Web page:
In Lessons from a Lifetime of Writing, David Morrell tells the story of how he became drawn to fiction writing, his determination, his trials and errors, and his successes. The part of the story I like best is about a novel Morrell began when he was only twenty-five years old. He still lacked confidence in his abilities, so even after completing several drafts of a tale about a Vietnam veteran, Morrell gave up on the novel with little hope he'd ever make it as a fiction writer. He shoved the manuscript into a drawer "and began a much more sensible project: my dissertation on the contemporary American writer John Barth."
When the dissertation was finished, Morrell had free time before moving to the University of Iowa to begin his teaching job. He found that abandoned manuscript, decided it wasn't nearly as bad as he'd thought, finished it, and sent it to an agent. Months later, the manuscript sold. That was First Blood, the first book in the Rambo series.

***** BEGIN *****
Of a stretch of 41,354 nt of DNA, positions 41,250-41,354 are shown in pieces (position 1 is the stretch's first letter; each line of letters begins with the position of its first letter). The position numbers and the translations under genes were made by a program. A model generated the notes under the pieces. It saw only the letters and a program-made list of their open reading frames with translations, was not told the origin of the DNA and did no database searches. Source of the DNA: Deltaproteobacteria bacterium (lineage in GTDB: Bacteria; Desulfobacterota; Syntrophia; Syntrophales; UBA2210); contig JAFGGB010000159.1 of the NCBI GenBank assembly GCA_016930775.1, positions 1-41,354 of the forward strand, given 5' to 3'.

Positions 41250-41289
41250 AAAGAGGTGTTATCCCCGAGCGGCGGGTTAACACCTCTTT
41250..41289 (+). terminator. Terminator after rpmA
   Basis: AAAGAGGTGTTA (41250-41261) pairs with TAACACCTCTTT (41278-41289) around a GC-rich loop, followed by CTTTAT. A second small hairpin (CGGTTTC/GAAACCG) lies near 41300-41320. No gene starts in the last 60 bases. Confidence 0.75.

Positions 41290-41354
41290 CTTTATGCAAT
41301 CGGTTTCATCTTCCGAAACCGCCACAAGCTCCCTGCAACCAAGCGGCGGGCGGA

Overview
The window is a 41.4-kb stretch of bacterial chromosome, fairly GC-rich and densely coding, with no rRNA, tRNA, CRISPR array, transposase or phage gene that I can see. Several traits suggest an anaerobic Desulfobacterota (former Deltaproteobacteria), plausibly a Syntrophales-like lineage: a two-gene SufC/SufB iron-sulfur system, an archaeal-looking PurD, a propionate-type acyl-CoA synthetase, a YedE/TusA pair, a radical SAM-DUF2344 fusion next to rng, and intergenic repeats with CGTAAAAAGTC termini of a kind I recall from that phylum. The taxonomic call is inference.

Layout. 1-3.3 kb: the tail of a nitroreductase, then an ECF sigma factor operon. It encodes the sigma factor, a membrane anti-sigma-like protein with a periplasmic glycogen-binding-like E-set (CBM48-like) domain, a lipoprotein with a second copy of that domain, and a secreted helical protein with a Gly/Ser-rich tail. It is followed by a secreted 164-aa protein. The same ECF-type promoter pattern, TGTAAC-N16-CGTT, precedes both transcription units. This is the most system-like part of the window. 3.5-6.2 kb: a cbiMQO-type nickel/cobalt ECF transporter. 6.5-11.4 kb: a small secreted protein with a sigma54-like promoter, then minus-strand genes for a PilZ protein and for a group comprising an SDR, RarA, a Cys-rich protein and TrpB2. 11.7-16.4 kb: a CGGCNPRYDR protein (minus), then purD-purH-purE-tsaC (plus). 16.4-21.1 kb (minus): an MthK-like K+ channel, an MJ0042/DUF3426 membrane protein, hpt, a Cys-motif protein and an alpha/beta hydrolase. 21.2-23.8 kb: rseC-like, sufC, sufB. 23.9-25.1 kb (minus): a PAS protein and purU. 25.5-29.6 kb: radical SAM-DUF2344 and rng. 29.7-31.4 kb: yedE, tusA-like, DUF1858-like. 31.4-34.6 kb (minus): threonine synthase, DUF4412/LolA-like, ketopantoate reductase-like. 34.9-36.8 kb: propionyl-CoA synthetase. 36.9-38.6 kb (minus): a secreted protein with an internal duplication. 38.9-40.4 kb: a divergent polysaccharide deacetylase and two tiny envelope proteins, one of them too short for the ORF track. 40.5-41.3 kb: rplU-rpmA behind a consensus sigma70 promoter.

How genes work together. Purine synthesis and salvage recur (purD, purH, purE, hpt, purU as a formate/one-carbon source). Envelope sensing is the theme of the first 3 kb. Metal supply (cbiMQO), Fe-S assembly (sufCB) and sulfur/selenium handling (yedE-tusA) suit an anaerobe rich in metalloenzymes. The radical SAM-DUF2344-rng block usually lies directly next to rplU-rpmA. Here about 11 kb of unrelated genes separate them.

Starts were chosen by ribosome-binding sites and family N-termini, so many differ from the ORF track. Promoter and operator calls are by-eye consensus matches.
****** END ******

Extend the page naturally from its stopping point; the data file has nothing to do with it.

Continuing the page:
Morrell, after years of experience and many published books, advises writers not to chase trends or try to second guess the market. He goes on to say, "The only reason to write a story is that it grabs you and won't let you go until you put it on paper."
Blythe Camenson and Marshall J. Cook quote agent Peter Rubie in Give 'Em What They Want, "I think the best a writer can ever do is do what he wants to do, as best as he can do it. Be true to yourself and everything else will follow."
And Julia Cameron, in her book Walking in This World: the Practical Art of Creativity, tells this story:
"Today my mail contained a manila envelope from a friend, a born storyteller who spent years wanting to write and not writing. Last June, on a perfectly ordinary day, Larry did an extraordinary thing for him: He picked up a pen and started writing. I now have a fat sheaf of stories in my hand. All he needed to do was begin. And then begin again the next day."The concept isn't hard to grasp. All of the ones who do it keep telling those who don't: Write. Just sit down and write. If you lack confidence, as did David Morrell when he was young, write anyway. If the market seems to favor biological disaster thrillers, and you want to write a gentle love story that begins in the shelter of a covered bridge, write your love story anyway.
Pick up a pen--or sit down at your computer--and start writing. Do it again tomorrow. Five hundred words a day is 182,500 words in a year.
This post is adapted from my July 31, 2009 post at Patricia Stoltey blog.